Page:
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Parallel Processing and Multiprocessors why parallel processing? types of parallel processors cache coherence synchronization memory ordering Why Parallel Processing go past physical limits of uniprocessing (speed of light) pros: performance ã power ã cost-effectiveness (commodity parts) ã fault tolerance cons: difficult to parallelize applications ã automatic by compiler hard in general cases ã parallel program development ã IT IS THE SOFTWARE, stupid! © 2009 by Vijaykumar ECE565 Lecture Note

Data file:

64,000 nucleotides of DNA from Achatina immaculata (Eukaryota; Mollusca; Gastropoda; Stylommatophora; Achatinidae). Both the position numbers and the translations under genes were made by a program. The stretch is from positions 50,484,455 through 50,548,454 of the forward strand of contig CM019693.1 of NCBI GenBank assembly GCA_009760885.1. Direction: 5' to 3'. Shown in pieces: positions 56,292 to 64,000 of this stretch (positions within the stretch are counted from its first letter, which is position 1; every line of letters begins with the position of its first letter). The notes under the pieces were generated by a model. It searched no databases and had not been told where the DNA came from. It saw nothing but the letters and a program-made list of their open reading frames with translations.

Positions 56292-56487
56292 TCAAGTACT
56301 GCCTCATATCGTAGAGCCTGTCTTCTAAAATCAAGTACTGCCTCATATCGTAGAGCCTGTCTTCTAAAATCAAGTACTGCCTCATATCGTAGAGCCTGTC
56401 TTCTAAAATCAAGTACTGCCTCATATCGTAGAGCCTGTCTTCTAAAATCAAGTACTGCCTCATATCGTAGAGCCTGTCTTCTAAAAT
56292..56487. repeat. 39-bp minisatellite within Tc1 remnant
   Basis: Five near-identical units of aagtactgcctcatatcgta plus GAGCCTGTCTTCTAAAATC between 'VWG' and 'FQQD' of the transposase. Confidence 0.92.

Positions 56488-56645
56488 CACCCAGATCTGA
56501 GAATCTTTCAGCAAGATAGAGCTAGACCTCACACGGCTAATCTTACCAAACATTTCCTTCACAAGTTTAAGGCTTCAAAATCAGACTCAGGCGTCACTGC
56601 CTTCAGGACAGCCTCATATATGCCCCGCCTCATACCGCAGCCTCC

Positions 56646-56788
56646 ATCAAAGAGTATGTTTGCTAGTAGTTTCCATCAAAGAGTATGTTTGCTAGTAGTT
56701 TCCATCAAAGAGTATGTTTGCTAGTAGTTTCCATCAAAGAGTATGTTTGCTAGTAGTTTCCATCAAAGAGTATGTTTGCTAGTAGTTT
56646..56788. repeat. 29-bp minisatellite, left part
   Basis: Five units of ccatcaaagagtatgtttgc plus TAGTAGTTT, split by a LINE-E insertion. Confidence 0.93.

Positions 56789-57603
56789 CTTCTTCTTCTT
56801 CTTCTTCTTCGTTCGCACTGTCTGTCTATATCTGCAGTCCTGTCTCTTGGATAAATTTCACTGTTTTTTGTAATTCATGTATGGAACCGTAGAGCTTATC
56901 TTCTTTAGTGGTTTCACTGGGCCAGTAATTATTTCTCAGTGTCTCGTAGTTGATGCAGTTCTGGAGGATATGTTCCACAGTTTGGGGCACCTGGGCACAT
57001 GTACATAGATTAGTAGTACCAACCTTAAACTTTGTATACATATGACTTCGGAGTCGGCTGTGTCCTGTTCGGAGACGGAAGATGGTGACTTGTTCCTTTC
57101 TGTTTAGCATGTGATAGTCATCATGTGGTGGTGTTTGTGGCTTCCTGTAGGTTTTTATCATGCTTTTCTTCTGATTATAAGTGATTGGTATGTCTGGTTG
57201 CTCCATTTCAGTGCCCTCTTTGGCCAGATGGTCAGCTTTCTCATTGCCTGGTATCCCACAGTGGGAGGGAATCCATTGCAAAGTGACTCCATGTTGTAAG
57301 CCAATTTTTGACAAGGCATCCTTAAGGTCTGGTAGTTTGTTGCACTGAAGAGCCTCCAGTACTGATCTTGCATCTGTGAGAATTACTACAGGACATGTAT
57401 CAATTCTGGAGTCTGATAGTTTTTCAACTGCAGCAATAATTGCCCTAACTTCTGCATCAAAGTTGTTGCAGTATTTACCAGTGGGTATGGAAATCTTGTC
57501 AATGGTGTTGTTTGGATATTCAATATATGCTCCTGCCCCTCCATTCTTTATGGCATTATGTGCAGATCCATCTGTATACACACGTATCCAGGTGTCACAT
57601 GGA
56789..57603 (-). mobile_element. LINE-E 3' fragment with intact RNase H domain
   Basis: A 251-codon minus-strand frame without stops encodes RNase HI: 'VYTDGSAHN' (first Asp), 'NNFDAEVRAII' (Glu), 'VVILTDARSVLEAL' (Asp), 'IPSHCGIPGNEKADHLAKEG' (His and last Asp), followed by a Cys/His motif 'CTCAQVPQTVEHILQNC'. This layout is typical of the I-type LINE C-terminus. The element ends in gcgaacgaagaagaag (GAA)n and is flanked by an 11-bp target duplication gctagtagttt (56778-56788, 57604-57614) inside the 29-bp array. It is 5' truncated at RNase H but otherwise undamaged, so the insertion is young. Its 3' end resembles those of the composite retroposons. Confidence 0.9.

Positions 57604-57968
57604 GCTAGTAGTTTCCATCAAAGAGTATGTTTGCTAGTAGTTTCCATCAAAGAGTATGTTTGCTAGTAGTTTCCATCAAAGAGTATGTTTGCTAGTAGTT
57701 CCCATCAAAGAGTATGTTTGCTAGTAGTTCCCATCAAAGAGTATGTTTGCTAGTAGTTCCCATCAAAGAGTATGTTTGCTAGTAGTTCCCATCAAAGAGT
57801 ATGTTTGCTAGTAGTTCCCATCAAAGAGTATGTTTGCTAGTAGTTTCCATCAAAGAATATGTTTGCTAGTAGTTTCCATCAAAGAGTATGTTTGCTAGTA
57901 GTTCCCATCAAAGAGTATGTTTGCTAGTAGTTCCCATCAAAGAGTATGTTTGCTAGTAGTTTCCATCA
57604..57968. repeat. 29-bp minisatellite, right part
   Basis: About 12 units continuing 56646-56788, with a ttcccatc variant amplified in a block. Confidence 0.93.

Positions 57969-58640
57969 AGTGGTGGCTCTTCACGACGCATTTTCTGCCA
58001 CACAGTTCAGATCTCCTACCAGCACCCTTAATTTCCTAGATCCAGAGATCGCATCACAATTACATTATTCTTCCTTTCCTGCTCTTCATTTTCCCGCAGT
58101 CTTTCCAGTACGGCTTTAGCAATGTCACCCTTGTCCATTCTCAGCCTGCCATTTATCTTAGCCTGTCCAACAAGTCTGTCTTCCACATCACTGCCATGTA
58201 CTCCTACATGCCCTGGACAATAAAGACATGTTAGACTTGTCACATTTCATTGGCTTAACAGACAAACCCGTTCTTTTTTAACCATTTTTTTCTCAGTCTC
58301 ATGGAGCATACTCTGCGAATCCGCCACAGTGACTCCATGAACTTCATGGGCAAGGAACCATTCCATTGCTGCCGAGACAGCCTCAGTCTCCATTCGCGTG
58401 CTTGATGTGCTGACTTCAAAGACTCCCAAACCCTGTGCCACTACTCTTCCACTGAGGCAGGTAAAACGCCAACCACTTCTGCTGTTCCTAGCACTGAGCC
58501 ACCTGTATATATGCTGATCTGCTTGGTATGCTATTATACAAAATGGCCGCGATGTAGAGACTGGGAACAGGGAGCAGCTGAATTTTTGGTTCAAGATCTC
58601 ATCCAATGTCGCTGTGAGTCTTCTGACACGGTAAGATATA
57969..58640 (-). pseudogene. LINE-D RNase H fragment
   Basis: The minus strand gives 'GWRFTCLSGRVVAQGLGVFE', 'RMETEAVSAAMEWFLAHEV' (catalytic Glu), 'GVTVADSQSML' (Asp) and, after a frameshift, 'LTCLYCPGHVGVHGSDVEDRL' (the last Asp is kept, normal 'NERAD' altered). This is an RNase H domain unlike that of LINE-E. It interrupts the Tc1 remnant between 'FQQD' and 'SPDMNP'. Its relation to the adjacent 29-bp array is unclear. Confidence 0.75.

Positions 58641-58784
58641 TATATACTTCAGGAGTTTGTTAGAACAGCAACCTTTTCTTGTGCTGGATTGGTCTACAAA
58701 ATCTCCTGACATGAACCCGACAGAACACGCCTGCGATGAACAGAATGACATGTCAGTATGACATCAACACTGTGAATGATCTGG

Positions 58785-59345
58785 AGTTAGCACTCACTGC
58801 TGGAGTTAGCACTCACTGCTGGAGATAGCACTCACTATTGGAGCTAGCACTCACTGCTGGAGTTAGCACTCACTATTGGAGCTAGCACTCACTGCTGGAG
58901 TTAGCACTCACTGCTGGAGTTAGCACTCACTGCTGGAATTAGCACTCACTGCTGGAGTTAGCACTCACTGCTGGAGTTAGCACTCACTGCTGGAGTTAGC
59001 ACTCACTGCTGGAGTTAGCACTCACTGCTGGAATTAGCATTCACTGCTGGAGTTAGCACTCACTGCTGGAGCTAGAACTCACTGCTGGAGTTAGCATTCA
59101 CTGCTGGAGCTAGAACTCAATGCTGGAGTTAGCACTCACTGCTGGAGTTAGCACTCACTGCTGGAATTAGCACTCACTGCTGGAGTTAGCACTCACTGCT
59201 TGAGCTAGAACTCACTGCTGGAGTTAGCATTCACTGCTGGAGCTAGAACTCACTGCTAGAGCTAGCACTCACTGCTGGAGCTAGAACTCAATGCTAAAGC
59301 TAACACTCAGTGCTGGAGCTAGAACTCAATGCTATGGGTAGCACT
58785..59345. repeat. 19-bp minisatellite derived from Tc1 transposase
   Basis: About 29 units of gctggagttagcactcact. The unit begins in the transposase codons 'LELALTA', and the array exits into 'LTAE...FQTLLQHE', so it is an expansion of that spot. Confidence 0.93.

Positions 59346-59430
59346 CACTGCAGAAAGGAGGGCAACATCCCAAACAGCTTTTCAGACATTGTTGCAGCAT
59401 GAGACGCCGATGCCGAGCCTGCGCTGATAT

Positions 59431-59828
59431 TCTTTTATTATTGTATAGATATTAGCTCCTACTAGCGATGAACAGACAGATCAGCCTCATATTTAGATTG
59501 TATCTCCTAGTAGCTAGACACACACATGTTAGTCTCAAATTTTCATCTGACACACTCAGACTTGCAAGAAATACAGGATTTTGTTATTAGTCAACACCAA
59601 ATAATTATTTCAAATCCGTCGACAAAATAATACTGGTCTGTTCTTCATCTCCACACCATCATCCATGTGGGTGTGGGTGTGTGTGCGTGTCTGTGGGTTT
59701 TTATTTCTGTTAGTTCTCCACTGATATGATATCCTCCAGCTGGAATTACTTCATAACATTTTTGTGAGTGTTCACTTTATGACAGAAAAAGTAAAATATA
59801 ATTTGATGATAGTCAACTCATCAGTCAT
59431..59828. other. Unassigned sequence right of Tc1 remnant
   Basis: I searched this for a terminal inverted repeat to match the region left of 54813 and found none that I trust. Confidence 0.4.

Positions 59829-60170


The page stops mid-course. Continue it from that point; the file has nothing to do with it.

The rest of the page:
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  ECE565 Lecture Notes: Chapter 4 1  © 2009 by Vijaykumar Parallel Processing and Multiprocessors why parallel processing?types of parallel processorscache coherencesynchronizationmemory ordering ECE565 Lecture Notes: Chapter 4 2  © 2009 by Vijaykumar Why Parallel Processing go past physical limits of uniprocessing (speed of light)pros: performanceã powerã cost-effectiveness (commodity parts)ã fault tolerancecons: difficult to parallelize applicationsã automatic by compiler hard in general casesã parallel program developmentã IT IS THE SOFTWARE, stupid! ECE565 Lecture Notes: Chapter 4 3  © 2009 by Vijaykumar Amdahl’s Law speedup = 1/(frac enhanced  /speedup enhanced + 1 - frac enhanced )speedup of 80 with 100 processors=> frac parallel = 0.9975only 0.25% work can be serialmay help: problems where parallel parts scale faster than serialã O(n 2 ) parallel vs. O(n) serialchallenge: long latencies (often several microsecs)ã achieve data locality in some fashion ECE565 Lecture Notes: Chapter 4 4  © 2009 by Vijaykumar Application Domains Parallel Processing - true parallelism in one jobã data may be tightly sharedOS - large parallel program that runs a lot of timeã typically hand-crafted and fine-tunedã data more loosely sharedã typically locked data structures at differing granularitiestransaction processing - parallel among independent transactionsã throughput oriented parallelism  ECE565 Lecture Notes: Chapter 4 5  © 2009 by Vijaykumar Types Flynn Taxonomyã 1966ã not all encompassing but simpleã based on # instruction streams and data streamsã SISD - uniprocessorã SIMD - like vectorã MISD - few practical examplesã MIMD - multiprocessors - most common, very flexible ECE565 Lecture Notes: Chapter 4 6  © 2009 by Vijaykumar Single Instruction Single Data (SISD) your basic uniprocessor OperandInstructionStorageStorageExecutionUnitInstructionUnitinstructionsinglestreamsinglestreamdata ECE565 Lecture Notes: Chapter 4 7  © 2009 by Vijaykumar Single Instruction Multiple Data (SIMD) . . .. . . DataregistersflagALUregistersflagALUregistersflagALUMemory Memory MemoryData DataControlProcessorMemoryInstruction . . . broadcastinstructionInterconnect/AlignmentNetwork  ECE565 Lecture Notes: Chapter 4 8  © 2009 by Vijaykumar Single Instruction Multiple Data (SIMD) Vectors are same as SIMDã deeply pipelined FUs vs. multiple FUs in previous slideintrs and data usually separatedleads to data parallel programming modelworks best for very regular, loop-oriented problemsã many important classes- eg graphicsnot for commercial databases, middleware (80% of server codes)automatic parallelization can work  ECE565 Lecture Notes: Chapter 4 9  © 2009 by Vijaykumar Multiple Instruction Multiple Data (MIMD) most flexible and of most interest to ushas become the general-purpose computerautomatic parallelization more difficult ECE565 Lecture Notes: Chapter 4 10  © 2009 by Vijaykumar Perfection: PRAM parallel RAM - theoretical modelfully shared memory - unit latencyno contention, no need to exploit locality ProcessorProcessorProcessor . . .. . . unitlatency Interconnection Network  no Main Memory  contention no contention ECE565 Lecture Notes: Chapter 4 11  © 2009 by Vijaykumar Perfection not achievable latencies grow as the system size growsbandwidths restricted by memory organization and interconnectdealing with reality leads to division betweenã UMA and NUMA ECE565 Lecture Notes: Chapter 4 12  © 2009 by Vijaykumar UMA: uniform memory access ProcessorProcessorProcessor . . .. . . latencylong Main Memory  contention in memory banks Interconnection Network  contention in network  ECE565 Lecture Notes: Chapter 4 13  © 2009 by Vijaykumar UMA: uniform memory access latencies are the sameã but may be highdata placement unimportantlatency gets worse as system grows => scalability issuestypically used in small MPs onlycontention restricts bandwidthcaches are often allowed in UMA systems ECE565 Lecture Notes: Chapter 4 14  © 2009 by Vijaykumar Caches another way of tackling latency/bandwidth problemsholds recently used dataBUT cache coherence problems ECE565 Lecture Notes: Chapter 4 15  © 2009 by Vijaykumar NUMA: non-uniform memory access . . . Interconnection Network  contention in network . . . latencylong MemoryProcessorMemoryProcessorMemoryProcessor  shortlatency ECE565 Lecture Notes: Chapter 4 16  © 2009 by Vijaykumar NUMA: non-uniform memory access latency low to local memorylatency much higher to remote memoriesperformance very sensitive to data placementbandwidth to local may be highercontention in network and for memories
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